Dottie’s True Blue Cafe in SF Closes After Almost 30 Years


After almost 30 years as considered one of San Francisco’s most liked brunch eating places, Dottie’s True Blue Café has closed completely.

The enterprise introduced its closure in a quick message posted on its web site, although it is unclear when Dottie formally closed.

“Sadly, Dottie didn’t survive the tough occasions introduced on by the pandemic,” the message learn. “We needed to shut our sixth Road doorways for good.”

Firstly of the pandemic, the restaurant briefly closed and didn’t reopen for takeout till Might 2020. A couple of days later, the homeowners shared a GoFundMe web page on Fb, aiming to boost $50,000 for workers salaries and different restaurant bills.

Dottie’s was considered one of San Francisco’s hottest brunch spots for each locals and vacationers alike. Earlier than the pandemic, prospects repeatedly waited in lengthy traces across the block.

In line with Eater, Dottie’s former restaurant proprietor, Kurt Abney, took over the enterprise within the early Nineties shortly after finishing the pastry program at Tante Marie’s cooking college. In a 2013 interview, Abney informed Eater that after this system ended, he was seeking to open a enterprise after a pal of his put the present Dottie’s location on his radar.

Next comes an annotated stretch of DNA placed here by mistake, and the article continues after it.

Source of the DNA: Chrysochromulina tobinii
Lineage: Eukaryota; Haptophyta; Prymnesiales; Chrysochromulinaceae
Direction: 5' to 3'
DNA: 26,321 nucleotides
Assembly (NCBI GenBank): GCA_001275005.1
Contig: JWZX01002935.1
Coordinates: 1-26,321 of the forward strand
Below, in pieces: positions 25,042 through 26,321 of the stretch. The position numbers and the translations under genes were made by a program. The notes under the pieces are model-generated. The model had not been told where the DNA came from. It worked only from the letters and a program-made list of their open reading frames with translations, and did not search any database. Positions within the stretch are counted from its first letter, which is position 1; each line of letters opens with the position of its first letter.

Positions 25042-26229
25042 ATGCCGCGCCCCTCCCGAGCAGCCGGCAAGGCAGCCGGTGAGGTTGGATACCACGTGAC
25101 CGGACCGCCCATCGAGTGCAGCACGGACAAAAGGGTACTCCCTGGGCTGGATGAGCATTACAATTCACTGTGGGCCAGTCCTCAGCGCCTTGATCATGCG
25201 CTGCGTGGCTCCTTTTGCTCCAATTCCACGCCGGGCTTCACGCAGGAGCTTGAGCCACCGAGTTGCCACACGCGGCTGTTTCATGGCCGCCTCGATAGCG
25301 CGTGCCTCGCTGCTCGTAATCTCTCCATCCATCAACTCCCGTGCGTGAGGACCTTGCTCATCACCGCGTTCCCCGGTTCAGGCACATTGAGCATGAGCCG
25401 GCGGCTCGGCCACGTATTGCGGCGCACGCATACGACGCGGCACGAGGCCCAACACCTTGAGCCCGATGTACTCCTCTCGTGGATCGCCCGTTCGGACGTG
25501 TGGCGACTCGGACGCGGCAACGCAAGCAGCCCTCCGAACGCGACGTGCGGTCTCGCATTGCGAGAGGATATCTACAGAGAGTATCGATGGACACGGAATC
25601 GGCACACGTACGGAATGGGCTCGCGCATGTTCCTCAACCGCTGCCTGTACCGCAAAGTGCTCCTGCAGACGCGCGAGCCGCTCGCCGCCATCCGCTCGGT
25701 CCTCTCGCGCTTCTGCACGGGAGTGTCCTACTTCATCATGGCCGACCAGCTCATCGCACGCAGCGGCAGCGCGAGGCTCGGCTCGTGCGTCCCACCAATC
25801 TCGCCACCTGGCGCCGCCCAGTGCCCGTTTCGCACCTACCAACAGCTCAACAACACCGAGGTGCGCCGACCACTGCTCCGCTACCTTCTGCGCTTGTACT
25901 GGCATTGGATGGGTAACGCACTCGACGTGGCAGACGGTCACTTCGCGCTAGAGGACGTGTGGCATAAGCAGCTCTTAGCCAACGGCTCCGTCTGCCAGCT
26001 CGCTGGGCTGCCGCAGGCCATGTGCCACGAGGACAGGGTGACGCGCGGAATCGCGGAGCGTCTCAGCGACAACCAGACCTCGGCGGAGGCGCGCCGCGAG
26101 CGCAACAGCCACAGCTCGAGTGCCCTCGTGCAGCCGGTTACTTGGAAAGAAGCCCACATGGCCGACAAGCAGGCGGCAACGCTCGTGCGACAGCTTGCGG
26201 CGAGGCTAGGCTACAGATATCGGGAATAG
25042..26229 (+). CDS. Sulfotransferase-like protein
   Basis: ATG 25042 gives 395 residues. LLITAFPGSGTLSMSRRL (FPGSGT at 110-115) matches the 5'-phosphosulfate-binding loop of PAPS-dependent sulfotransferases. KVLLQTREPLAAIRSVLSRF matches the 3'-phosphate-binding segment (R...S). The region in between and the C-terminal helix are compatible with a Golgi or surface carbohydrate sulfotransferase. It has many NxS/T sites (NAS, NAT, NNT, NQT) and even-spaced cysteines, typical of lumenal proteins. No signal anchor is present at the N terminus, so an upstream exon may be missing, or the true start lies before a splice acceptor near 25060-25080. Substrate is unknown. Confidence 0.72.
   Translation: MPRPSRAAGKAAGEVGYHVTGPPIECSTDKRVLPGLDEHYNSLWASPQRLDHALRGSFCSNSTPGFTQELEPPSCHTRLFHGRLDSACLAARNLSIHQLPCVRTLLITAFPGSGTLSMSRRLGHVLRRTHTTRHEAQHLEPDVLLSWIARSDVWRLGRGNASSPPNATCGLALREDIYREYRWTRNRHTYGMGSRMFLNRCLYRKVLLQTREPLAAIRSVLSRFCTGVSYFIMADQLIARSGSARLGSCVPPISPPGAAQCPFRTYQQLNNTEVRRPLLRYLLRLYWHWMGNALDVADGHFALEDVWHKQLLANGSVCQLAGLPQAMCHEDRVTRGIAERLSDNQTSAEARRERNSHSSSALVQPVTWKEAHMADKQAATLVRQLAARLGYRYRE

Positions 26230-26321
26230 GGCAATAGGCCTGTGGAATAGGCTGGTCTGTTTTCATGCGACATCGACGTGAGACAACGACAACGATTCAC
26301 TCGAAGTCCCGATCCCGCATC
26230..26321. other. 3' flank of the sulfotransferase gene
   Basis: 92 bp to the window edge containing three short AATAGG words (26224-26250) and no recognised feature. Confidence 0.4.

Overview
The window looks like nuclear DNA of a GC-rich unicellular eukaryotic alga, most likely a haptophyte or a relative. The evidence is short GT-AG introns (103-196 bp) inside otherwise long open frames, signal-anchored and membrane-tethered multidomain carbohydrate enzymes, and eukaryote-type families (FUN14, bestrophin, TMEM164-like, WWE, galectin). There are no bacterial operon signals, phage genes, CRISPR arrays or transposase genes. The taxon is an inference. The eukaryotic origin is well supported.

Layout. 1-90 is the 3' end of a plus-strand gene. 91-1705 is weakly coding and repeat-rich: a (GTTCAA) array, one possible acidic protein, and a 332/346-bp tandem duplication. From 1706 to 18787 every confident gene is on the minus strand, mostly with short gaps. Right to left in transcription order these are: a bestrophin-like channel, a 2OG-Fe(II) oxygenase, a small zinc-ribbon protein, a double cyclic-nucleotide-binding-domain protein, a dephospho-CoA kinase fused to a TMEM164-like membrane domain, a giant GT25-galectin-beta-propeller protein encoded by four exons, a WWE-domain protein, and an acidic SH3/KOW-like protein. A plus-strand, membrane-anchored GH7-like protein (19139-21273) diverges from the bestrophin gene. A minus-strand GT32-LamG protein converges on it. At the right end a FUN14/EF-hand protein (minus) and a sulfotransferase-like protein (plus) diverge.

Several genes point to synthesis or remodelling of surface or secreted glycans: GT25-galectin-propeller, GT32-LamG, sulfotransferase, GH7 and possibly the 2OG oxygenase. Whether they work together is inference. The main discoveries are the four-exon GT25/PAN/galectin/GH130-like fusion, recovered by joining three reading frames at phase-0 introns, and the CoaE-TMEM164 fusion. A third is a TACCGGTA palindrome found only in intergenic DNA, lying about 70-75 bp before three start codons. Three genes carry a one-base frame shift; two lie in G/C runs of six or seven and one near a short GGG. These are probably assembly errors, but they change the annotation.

Inside Dottie’s True Blue Cafe in 2018.

Susanna Guerrero / SFGATE

“They mentioned, ‘There’s this restaurant that is already established. It is a breakfast spot. They most likely opened it two years in the past, but it surely’s probably not what they need to do, so why do not you have a look at it’ ?’” Abni defined to Eater.

Ebony’s moved Dottie’s True Blue Café from its authentic Jones Road location in Tenderloin to the a lot bigger 28 sixth Road as of 2012. Common menu gadgets included fluffy pancakes and home fries, which attracted the likes of superstar cooks Alton Brown and Man Fieri.

Panic erupted in 2015 when Abney leased out his in style enterprise. On the time, he informed the San Francisco Chronicle that he wanted to consider whether or not he “needed to die by the grill, or to have freedom.” (SFGATE and the San Francisco Chronicle are each owned by Hearst however operated independently of one another.) Two years later, the enterprise was offered to the brand new homeowners.

In a goodbye message, the present proprietor thanked prospects for his or her patronage over the previous three a long time and indicated an optimistic future for Dottie.

“It’s possible you’ll not have heard the final from Dottie. She’ll be creating new methods to serve her favourite prospects — cookbooks, personal digital cooking classes, boxed baking mixes for a few of your favorites… How does that really feel?”

SFGATE reached out to Dottie’s True Blue Cafe for remark, however didn’t obtain a response by the point of publication.





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